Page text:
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PSA - Best oil for M5OD transmission

masospaghetti

Elite Explorer
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Year, Model & Trim Level
98 XLT, OHV, 4D, 4x4, 5M
The shifting from my M5OD (M5R1) is notchy when cold, and I've been trying a bunch of different fluids to see which are best. Wanted to share my results in case others have the same issue.

I've had 2 Explorers that collectively had 3 of these transmissions. The shift action of each was significantly different - For example, the original trans in my 98 shifted great (really smooth). The replacement trans in my 98, even with new synchros, hubs, and sliders, is notchy when cold. The transmission in my 2000 was somewhere in between.

Keep in mind this is all subjective. But, hopefully it will save someone some money before going out and dropping $50 on some fancy synthetic ATF.

- Mercon / Dexron: This is the factory fill, and one of the best for shift quality. Recommended.
- GM Transfer case fluid: As far as I can tell, this is exactly the same oil as Mercon / Dexron. It was repackaged specifically for transmissions and transfer cases when the newer Dexron VI / Mercon V fluids came out. More expensive than Mercon / Dexron, so not the best value.
- Mercon V: Despite Ford saying it is backwards compatible with Mercon, the shift quality was significantly worse (more notchy, brittle feeling). Not recommended.
- Mobil Synthetic ATF: Similar shift quality to Mercon V. Not recommended.
- GM Synchromesh: Similar shift quality to Mercon V. Not recommended.
- Redline MTL + Redline Lightweight ATF: This was recommended on the "Bob is the oil Guy" forum to blend a fluid with similar viscosity to regular ATF, but with the improved formulation of a true manual transmission oil. However, shift quality was very poor with this oil. Not recommended.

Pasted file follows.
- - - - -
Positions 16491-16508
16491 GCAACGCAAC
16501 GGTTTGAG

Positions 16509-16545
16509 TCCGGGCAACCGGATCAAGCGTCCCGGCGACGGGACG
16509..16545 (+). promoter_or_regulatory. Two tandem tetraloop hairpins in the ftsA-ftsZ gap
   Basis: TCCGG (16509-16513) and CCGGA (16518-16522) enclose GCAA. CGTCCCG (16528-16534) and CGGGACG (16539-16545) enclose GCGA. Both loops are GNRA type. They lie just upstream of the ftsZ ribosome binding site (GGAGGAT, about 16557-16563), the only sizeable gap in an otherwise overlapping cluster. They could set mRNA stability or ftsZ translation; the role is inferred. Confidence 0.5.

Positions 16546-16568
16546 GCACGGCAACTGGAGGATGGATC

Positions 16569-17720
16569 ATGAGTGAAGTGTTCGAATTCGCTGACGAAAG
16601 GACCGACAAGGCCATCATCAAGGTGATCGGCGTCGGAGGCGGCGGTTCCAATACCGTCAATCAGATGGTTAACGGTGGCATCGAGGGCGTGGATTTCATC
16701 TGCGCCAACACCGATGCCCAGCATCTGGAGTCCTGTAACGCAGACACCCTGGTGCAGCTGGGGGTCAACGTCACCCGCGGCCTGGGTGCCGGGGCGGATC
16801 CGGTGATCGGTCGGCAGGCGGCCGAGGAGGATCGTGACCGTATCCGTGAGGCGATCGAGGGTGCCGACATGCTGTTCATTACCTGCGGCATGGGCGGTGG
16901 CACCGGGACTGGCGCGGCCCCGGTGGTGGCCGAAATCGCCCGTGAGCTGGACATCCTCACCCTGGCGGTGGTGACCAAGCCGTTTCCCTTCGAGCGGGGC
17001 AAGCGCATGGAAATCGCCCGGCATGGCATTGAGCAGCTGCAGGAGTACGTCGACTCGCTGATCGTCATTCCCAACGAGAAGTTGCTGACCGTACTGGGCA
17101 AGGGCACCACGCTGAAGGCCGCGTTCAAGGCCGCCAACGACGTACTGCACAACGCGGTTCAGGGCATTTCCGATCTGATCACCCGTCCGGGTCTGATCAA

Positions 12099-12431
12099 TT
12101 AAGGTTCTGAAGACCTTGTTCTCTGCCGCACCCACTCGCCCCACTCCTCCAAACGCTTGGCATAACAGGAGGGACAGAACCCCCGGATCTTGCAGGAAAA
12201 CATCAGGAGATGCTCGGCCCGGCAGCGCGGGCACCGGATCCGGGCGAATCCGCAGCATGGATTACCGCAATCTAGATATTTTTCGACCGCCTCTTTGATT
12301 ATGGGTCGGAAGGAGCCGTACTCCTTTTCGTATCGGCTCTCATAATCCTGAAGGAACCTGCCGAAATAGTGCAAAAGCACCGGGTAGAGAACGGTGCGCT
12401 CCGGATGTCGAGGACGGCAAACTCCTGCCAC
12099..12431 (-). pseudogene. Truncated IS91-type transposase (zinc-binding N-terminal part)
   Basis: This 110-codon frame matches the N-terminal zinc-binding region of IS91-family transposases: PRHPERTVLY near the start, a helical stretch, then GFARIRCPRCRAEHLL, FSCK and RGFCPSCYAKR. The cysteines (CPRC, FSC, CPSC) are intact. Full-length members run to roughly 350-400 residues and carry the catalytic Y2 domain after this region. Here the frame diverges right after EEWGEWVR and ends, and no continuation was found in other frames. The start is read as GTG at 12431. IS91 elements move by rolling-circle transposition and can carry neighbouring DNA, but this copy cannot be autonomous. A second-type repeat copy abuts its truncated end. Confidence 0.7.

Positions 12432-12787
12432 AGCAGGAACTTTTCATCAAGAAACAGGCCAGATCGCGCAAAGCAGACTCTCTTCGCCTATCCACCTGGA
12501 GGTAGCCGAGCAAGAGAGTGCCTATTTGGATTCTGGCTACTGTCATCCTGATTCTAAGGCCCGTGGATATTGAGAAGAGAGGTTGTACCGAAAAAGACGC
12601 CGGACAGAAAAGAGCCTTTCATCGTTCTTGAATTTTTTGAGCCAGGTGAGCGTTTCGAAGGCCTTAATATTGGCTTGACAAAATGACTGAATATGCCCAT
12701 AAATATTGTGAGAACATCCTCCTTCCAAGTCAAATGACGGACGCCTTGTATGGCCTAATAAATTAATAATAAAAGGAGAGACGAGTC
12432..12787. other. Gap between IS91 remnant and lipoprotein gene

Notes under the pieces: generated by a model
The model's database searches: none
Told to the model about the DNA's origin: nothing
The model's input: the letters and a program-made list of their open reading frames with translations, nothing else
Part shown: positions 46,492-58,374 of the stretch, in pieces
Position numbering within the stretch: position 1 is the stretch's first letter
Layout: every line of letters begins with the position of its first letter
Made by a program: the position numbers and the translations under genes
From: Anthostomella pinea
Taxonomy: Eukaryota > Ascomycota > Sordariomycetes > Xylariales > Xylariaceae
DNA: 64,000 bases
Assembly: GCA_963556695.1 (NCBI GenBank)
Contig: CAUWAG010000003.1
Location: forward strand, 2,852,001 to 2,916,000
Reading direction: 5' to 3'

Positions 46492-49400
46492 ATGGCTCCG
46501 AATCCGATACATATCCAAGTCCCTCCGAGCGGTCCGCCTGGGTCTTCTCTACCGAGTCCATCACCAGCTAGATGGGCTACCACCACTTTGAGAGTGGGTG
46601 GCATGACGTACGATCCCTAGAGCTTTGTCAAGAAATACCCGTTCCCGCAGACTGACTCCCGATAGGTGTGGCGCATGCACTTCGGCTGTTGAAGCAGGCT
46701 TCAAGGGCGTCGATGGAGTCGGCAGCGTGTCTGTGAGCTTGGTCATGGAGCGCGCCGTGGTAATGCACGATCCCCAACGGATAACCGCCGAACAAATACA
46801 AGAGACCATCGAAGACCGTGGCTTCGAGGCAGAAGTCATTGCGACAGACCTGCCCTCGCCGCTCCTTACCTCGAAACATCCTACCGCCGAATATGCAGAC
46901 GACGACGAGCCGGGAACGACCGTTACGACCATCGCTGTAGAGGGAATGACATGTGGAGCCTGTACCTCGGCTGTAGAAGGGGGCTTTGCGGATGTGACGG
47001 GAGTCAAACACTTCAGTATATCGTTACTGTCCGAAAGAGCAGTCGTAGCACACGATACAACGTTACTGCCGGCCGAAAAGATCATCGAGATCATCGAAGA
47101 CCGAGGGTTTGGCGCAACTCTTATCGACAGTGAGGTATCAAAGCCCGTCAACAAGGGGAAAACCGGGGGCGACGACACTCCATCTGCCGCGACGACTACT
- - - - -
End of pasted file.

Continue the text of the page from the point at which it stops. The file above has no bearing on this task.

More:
- STP ATF Type F: I put this in the transmission this morning to replace the Redline blend. Significantly better than the Redline blend, comparable with regular Mercon, maybe even better than Mercon. Recommended.

Note that this is only an evaluation for shift quality, not for wear protection or what's "best" for your transmission.

In short, I would stick with conventional Mercon or Type F fluid. Note that Type F is similar to regular Mercon without some of the friction modifiers. Supposedly, manual transmissions don't like friction modifiers (the modifiers were made for automatics). So why did Ford specify Mercon and not Type F? Best guess, Mercon was Ford's standard fluid at the time the M5OD was developed. Type F was essentially obsolete at this point in time, since the last transmission built that specified Type F was in 1981. But your guess is as good as mine.

Hope this helps someone and feel free to chime in your experiences.
 




RangerX

Elite Ranger
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Nice experimentation in the name of science! ;) That’s a lot of draining and filling!
I always assumed any not notchiness was the result of slave going out, or, subpar bleeding after slave replacement.
It never occurred to me that fluid could have an effect.
Good info and food for thought.
 




masospaghetti

Elite Explorer
Joined
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City, State
Huntington Beach, CA
Year, Model & Trim Level
98 XLT, OHV, 4D, 4x4, 5M
Nice experimentation in the name of science! ;) That’s a lot of draining and filling!
I always assumed any not notchiness was the result of slave going out, or, subpar bleeding after slave replacement.
It never occurred to me that fluid could have an effect.
Good info and food for thought.

For sure it's a good idea to check the slave and make sure the clutch has proper engagement.

Speaking of which, you got my wondering...so I had to check mine out.

If you have a helper it's fairly easy to check by pulling the rubber inspection plug on the side of the transmission bellhousing. I didn't have a helper, so I used my endoscope - this thing is super handy!

Below you can see the view thru that inspection plug - straight shot to the slave, throwout bearing and pressure plate.

1592155514342.png
 




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